4. Train your senses. As you walk, concentrate on one sense at a time. Set a timer, and for five minutes, just notice what you smell, or hear, or feel.  Alternate until you’ve used them all, then notice what happens when you walk with all your senses awake.
  5. Don’t go fast. Some people hike as if it’s a race. Sure, fast hiking is great exercise, but it makes noticing difficult. Slow down. Not only will you notice more, you’ll also have more endurance.
  6. Find a guide. Make sure it’s someone knowledgeable and patient.  You want someone who’s a good match for you––someone who understands your reasons for wanting to reconnect with nature.  It’s also important that this person pushes you just enough, but not too much.
  7. Bring what you need. I bought Leki trekking poles this summer, and every time I didn’t bring them with me on a hike, it was a mistake. There are many helpful kinds of equipment out there. Just be sure that you don’t weigh yourself down with more equipment than you need.
  8. Don’t go alone. We have a romantic ideal that links nature and solitude. That’s all well and good, but for anyone with any nature fears at all, being alone in the woods sets the bar too high. If you think you have to go alone, you might just stay home.
  9. Think through your fears. Knowing exactly what you’re afraid of helps you figure out how to get past it. Afraid of bears? Learn how to use bear spray, wear a bear bell, walk with someone you trust to help you in a bear encounter. Afraid you’ll get lost in the woods? Take an orienteering class, buy a compass and learn how to use it, find a friend who can follow a trail map.
  10. Know your limits. Not everyone’s ready to hike Crow Pass. I just read the description, and the thought of crossing Eagle River (very cold, and 2-3 feet deep) made me say, “Hell no!” Pushing yourself too far past your limits will only increase your fears and resistance.
Happy walking!

 


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Are you predator, or prey?

A few weeks ago, our dog Brady had his first close encounter with a bear.  From the moment we stepped out the garage door, Brady was on high alert.  His nose was pointed in the air, and our scheduled potty break was the furthest thing from his mind.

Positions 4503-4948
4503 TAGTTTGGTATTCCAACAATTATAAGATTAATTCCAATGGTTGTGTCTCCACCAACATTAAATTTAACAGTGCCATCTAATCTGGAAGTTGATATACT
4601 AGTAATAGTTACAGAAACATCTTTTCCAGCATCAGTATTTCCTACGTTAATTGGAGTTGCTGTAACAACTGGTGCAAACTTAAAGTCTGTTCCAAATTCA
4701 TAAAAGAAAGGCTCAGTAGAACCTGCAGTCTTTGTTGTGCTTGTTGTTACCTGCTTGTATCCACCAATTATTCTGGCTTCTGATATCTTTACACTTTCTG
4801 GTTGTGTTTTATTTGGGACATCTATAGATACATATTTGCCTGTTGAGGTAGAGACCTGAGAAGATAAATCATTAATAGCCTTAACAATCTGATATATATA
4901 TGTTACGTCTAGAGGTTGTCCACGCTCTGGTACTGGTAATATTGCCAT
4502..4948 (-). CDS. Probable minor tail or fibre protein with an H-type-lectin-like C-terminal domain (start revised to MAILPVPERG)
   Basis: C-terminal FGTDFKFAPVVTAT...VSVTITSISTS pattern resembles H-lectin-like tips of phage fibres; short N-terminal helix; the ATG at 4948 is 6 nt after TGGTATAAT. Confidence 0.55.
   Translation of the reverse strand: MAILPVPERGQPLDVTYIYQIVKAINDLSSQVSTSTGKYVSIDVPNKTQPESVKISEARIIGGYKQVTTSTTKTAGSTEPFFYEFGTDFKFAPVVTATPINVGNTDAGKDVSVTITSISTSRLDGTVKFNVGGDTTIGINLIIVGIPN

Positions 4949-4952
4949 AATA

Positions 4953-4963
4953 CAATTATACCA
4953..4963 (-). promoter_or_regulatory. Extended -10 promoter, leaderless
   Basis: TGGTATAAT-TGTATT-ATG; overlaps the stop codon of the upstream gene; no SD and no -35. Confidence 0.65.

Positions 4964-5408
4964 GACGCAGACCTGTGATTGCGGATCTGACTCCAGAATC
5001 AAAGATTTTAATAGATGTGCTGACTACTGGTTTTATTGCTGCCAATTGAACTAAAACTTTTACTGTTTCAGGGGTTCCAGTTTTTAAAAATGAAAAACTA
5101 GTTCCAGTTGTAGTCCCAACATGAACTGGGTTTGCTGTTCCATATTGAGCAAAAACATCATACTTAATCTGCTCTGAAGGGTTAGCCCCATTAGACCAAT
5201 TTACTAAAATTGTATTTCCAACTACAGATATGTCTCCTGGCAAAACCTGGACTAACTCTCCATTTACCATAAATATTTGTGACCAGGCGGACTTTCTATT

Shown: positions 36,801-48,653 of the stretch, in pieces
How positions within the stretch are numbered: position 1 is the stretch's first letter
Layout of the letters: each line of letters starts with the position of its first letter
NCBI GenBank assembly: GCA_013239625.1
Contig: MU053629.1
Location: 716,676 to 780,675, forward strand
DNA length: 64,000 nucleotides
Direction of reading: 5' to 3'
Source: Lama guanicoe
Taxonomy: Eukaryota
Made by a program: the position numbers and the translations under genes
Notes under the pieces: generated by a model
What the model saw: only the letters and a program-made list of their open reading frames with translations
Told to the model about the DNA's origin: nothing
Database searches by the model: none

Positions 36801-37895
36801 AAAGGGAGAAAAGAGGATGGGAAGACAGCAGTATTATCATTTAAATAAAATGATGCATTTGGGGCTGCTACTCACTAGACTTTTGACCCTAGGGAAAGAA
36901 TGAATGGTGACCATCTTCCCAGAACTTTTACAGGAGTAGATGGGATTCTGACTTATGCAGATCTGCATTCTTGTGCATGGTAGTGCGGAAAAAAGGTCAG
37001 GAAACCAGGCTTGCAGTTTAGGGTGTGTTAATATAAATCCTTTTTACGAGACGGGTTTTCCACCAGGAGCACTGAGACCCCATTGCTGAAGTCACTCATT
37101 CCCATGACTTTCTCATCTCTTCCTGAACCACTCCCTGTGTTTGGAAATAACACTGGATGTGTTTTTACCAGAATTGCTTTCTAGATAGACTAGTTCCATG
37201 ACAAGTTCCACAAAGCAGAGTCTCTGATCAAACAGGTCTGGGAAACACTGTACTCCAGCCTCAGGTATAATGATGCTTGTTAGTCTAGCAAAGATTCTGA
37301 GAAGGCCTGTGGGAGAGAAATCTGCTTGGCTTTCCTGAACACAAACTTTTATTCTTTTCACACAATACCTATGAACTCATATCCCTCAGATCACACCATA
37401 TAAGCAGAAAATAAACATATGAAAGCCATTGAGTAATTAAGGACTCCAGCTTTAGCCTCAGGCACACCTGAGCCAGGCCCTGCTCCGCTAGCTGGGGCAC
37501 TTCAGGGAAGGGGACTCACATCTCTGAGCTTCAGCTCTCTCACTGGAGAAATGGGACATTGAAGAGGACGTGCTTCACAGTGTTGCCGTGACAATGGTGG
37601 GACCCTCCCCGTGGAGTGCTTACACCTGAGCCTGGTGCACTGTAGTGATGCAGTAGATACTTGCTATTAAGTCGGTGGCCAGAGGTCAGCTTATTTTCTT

When we finally spotted the bear–less than 100 feet away, just across the parking lot–Brady went from high alert to red alert.  Every muscle in his body stiffened, his hackles rose, and he started barking in the deepest voice I’ve ever heard him use.

I tried to drag him back toward the garage door.  His feet were firmly planted, and his sturdy Cattle Dog body didn’t want to go anywhere.

I was in flight mode.  I wanted out of there, and out of there fast.

Liesl was even closer to the bear.  Calmly, and with a loud, deep voice, she shouted it at the bear, telling it to go away.  She was also slowly backing up, though I couldn’t tell in my highly anxious state.

The bear soon decided it had had enough of all that barking–human and canine–and it took off into the woods.

When I had time to think about it, I realized that my instincts are those of a prey animal–run, run, run without thinking, and run fast.  And my instincts were exactly wrong in that situation.

Those of us who back down from a fight have one kind of wisdom.  Those who stand strong, those who defend their territory with full voice, have another kind of wisdom.

Most of us are a mix of predator and prey.  Those who are mostly predator have little respect for others, and those who are mostly prey have little respect for themselves.

The key is to balance those two instincts within ourselves.  It can be good to be peace-loving, like a prey-animal, and it can be good to be fierce, like a predator.

Brady was fierce, to protect his family (Liesl and me).  Liesl was fierce, to protect me and Brady, but also to protect the bear (so that it wouldn’t get shot by Fish & Game).  I wanted to run, so that no one would get hurt.

Life sends us teachers, if we pay attention.  I’m grateful for the lessons learned from the three predators I encountered that day–Liesl, Brady and the bear.